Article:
Tales from the DAR Side
Locating the required EXPERIMENTAL lettering and the passenger warning placard
We’ve talked about the identification plate and the registration marks, but there are other markings that are required as well. One of the most obvious ones is the “EXPERIMENTAL” marking near the entrance. The specific requirement is called out in 14 CFR 45.23(b), which states:
“When marks include only the Roman capital letter ‘N’ and the registration number is displayed on limited, restricted or light-sport category aircraft or experimental or provisionally certificated aircraft, the operator must also display on that aircraft near each entrance to the cabin, cockpit, or pilot station, in letters not less than 2 inches nor more than 6 inches high, the words ‘limited,’ ‘restricted,’ ‘light-sport,’ ‘experimental,’ or ‘provisional,’ as applicable.”
This regulation has some general guidance and some specifics. For example, it gives you specific size for the lettering – not less than 2 inches nor more than 6 inches high. Now, I’ve never seen anyone with the desire to put “experimental” on the aircraft in greater than 6-inch letters, but if he did harbor such wishes he would be out of luck. The fact is, virtually everyone sticks with the 2-inch minimum size. Note that there are no other requirements called out. Unlike registration marks, there are no requirements for font, spacing, or thickness. The builder is free to use whatever style of lettering he might desire, so long as the letters (all the letters, not just the “e”) are at least 2 inches tall.
Another thing to note is that seemingly cryptic mention of registration marks that include “only the Roman capital letter ‘N’…” The answer to that little mystery is found in our friend §45.22, the “special rules” that were talked about in our N number discussion. Contained in that regulation is the following relevant verbiage stating that the N must be followed by:
“(i) The U.S. registration number of the aircraft; or
(ii) The symbol appropriate to the airworthiness certificate of the aircraft (‘C,’ standard; ‘R,’ restricted; ‘L,’ limited; or ‘X,’ experimental) followed by the U.S. registration number of the aircraft”
So, for those homebuilts that are included in the special rules allowed by §45.22, you could display the N number as “NX” followed by the registration mark. When displaying “NX” in the registration mark, you aren’t required to display “experimental” near each entrance.
Those are the specifics. But I mentioned some generalities as well. Just what constitutes “near each entrance”? This is where the discussion gets more interesting (and sometimes more heated). The fact is, there’s no specific guidance on this point, so each builder and inspector will have his own opinion on what’s acceptable.
The first thing to note is the fact there’s no requirement that the “experimental” marking be on the outside of the aircraft. It just says “near” each entrance. This opens up some very appealing options for builders. Many times, it’s perfectly acceptable to put “experimental” inside the aircraft and still be near the entrance.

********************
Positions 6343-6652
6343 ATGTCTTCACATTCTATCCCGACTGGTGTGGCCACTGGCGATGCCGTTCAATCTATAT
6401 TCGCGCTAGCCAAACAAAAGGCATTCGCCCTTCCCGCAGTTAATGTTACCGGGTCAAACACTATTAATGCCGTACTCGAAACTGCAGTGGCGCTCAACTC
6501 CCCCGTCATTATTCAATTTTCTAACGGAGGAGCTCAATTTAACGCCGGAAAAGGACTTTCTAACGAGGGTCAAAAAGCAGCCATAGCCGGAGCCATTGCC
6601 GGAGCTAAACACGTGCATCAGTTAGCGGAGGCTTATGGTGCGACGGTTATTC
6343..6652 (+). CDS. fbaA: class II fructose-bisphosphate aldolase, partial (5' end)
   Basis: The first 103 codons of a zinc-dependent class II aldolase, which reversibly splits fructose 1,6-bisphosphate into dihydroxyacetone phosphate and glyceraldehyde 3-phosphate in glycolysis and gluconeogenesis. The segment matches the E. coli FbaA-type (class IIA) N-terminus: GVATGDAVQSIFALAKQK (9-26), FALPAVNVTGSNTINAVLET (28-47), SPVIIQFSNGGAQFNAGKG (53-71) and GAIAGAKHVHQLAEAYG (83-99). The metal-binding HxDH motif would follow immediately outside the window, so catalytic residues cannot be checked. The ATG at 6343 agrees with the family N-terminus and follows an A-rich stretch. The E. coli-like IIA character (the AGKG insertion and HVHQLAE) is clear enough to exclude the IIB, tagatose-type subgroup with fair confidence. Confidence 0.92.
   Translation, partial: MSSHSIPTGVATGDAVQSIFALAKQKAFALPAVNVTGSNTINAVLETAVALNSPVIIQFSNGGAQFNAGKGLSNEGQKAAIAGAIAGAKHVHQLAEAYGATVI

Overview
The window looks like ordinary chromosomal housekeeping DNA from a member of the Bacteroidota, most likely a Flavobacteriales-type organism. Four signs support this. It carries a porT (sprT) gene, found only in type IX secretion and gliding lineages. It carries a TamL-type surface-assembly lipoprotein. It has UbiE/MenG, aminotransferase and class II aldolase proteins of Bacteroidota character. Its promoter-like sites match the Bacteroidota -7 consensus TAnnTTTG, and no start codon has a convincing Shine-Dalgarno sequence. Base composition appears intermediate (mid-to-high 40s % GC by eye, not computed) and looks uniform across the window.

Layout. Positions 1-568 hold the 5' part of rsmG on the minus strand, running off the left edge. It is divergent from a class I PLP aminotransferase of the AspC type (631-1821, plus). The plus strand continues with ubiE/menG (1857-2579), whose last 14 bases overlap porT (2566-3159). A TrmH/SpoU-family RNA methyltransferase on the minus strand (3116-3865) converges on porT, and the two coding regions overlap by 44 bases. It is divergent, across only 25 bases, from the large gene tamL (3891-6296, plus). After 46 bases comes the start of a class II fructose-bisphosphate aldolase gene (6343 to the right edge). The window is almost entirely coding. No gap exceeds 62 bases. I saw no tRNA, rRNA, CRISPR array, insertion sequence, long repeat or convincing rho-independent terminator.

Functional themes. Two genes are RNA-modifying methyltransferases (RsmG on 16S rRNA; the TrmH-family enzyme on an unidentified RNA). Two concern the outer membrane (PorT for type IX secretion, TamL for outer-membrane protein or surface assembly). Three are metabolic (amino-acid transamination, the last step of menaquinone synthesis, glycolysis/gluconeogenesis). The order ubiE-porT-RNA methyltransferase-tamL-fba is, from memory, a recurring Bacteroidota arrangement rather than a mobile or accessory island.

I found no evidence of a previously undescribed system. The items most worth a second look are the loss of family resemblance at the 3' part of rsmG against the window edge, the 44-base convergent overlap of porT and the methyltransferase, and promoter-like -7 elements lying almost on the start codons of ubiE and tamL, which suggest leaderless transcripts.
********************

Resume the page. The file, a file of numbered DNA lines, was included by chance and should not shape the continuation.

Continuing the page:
A very common example can be found in Cub replicas, where they put “experimental” on the inside of the lower portion of the clamshell door. It’s visible when the door is open for entry, but if the door is closed, you don’t see it unless you’re sitting in the airplane (at which time it appears upside down on the inside of the lower door). Another common example of this is found in side-by-side RV series airplanes, and also on the Sonex as pictured below, where “experimental” can be placed on the panel behind the seats. It’s visible as you enter the aircraft from either side, even though it’s on the inside of the airplane.
Even if you put “experimental” on the outside, you may only need it on one side of the aircraft. If you only enter from, say, the left side of the aircraft and there’s no way to enter from the right side, you only need to put “experimental” on the left side near the entrance. However, if you have doors on both sides and may enter from either side, you’ll need to mark “experimental” on both sides near each entrance.
The other common marking I want to discuss in this month’s column is the “passenger warning” placard. This item is required in any amateur-built aircraft that has more than one seat. There’s no specific font or size called out for this placard, so you’re free to decide how to display the verbiage:
“NOTE: PASSENGER WARNING – THIS AIRCRAFT IS AMATEUR-BUILT AND DOES NOT COMPLY WITH FEDERAL SAFETY REGULATIONS FOR STANDARD AIRCRAFT.”
You won’t find this verbiage called out in the regulations. It’s found in FAA Order 8130.2, in the section about amateur-built operating limitations. The requirement does have a basis in regulation, though. 14 CFR 91.319(d)(1) requires the operator of an experimental aircraft to notify each passenger of the experimental nature of the aircraft, and this “passenger warning” placard takes care of that requirement.
Over the course of the last few issues, we’ve covered quite a bit of info on identifying and marking your homebuilt, but we still have more to talk about! Next month, I’ll continue the discussion with general info on control, switch, and instrument markings.